“I want him to know as much as possible about what’s going on so that he has a solid foundation because the decision-making doesn’t stop,” Sells said. “Anything I can do to prepare him better is what I have tried to do.”
A number of critical decisions that have been made or are on the horizon will have an immediate impact on Ballerina’s administration. The first, a complete restructuring of jobs in the village hall, is already underway.
In a month’s time, Police Chief Thomas Weitzel will retire and Fire Chief Matthew Buckley will assume the new role of Director of Public Safety and Emergency Management, overseeing all aspects of the village policing and fires. .
Last week, the village council approved the restructuring plan by changing job titles and salary scales in the village code. The construction department will be overhauled and overseen by the still-unknown village deputy director, another new post.
Those employed in the building department, including the new post of village planner, will report to the Deputy Director.
Ballerina will also have to guide the village council through the thicket that is the proposed flood wall of the Des Plaines River, currently in the design stage. The concept of the flood wall is still rejected by those that it will have a direct impact on West Avenue and, more recently, by those who believe the wall will damage Frederick Law Olmsted’s design and undermine the National Historic Landmark designation. from the village.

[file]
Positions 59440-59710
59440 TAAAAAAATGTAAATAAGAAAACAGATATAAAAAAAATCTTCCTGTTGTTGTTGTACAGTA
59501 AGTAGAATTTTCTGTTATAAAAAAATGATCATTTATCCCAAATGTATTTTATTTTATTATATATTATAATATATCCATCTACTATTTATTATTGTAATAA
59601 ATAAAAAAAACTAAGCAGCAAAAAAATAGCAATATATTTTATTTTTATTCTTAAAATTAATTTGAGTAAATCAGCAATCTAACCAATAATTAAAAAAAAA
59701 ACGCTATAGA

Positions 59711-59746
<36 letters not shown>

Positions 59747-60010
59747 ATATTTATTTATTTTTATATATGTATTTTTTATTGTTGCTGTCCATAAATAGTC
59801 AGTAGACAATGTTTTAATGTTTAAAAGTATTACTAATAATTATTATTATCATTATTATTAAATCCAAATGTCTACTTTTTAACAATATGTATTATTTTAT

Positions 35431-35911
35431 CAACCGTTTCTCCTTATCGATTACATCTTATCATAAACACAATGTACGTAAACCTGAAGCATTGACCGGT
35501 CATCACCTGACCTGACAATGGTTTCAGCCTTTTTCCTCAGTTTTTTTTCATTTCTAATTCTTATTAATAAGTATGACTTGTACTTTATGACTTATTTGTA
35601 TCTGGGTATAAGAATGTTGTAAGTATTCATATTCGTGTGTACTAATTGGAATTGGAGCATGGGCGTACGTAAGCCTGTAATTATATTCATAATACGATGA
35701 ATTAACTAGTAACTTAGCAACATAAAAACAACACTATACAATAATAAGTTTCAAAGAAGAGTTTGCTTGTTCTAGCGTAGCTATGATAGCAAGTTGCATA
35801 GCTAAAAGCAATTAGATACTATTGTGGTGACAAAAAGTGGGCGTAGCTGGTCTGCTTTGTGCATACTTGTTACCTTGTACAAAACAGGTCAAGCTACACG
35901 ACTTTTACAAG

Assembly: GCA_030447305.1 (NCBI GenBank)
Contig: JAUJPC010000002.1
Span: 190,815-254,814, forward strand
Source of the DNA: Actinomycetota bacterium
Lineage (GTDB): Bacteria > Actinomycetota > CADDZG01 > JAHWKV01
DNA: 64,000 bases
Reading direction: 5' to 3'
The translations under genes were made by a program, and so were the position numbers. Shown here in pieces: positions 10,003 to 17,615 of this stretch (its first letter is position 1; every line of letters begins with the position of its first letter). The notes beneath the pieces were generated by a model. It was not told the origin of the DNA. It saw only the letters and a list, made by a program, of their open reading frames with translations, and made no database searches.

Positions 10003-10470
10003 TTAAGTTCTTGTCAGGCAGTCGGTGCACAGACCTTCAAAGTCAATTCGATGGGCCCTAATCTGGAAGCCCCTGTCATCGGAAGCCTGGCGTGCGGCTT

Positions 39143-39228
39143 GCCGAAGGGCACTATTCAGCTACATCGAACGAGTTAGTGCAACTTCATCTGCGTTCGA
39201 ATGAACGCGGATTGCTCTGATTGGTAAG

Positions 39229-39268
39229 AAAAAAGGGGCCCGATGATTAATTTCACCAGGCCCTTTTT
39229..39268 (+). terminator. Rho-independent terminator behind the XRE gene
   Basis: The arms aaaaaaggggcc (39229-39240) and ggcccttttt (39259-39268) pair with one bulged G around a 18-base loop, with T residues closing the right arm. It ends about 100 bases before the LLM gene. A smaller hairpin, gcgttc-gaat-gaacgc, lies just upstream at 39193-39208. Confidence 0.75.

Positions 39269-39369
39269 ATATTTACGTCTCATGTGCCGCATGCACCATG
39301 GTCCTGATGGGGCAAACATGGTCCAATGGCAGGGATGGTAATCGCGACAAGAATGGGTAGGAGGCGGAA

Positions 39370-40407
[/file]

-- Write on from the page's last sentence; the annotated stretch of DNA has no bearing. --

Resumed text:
“It’s going to be tricky, but I think the Army Corps of Engineers needs to understand that we’re going to build something that will be here for generations in a historic monument,” Ballerina said of the flood wall. “The product they offer us has to be in line with the community. It is not just anywhere. It is a special community and what is done here has to be at that level. “
While Ballerine, 61, has 10 years of experience as a village administrator and another 15 as a member of the Riverside Parks and Recreation Board, serving in the chair of the village president is a different responsibility.